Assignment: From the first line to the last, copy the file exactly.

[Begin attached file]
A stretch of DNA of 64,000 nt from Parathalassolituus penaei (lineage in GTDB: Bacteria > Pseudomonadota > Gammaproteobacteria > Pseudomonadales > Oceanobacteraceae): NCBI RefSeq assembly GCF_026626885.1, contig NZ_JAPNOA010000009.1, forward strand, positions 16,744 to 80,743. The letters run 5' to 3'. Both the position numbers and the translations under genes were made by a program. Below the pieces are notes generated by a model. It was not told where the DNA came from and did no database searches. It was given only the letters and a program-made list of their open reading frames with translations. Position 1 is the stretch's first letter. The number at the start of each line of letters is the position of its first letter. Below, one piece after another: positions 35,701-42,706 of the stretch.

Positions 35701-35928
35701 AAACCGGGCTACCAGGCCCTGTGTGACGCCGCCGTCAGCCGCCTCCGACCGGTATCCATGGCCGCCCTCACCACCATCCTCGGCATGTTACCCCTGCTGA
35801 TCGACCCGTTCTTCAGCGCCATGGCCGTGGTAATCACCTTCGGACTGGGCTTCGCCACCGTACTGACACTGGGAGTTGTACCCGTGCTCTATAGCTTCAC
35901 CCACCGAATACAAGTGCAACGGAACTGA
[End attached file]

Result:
A stretch of DNA of 64,000 nt from Parathalassolituus penaei (lineage in GTDB: Bacteria > Pseudomonadota > Gammaproteobacteria > Pseudomonadales > Oceanobacteraceae): NCBI RefSeq assembly GCF_026626885.1, contig NZ_JAPNOA010000009.1, forward strand, positions 16,744 to 80,743. The letters run 5' to 3'. Both the position numbers and the translations under genes were made by a program. Below the pieces are notes generated by a model. It was not told where the DNA came from and did no database searches. It was given only the letters and a program-made list of their open reading frames with translations. Position 1 is the stretch's first letter. The number at the start of each line of letters is the position of its first letter. Below, one piece after another: positions 35,701-42,706 of the stretch.

Positions 35701-35928
35701 AAACCGGGCTACCAGGCCCTGTGTGACGCCGCCGTCAGCCGCCTCCGACCGGTATCCATGGCCGCCCTCACCACCATCCTCGGCATGTTACCCCTGCTGA
35801 TCGACCCGTTCTTCAGCGCCATGGCCGTGGTAATCACCTTCGGACTGGGCTTCGCCACCGTACTGACACTGGGAGTTGTACCCGTGCTCTATAGCTTCAC
35901 CCACCGAATACAAGTGCAACGGAACTGA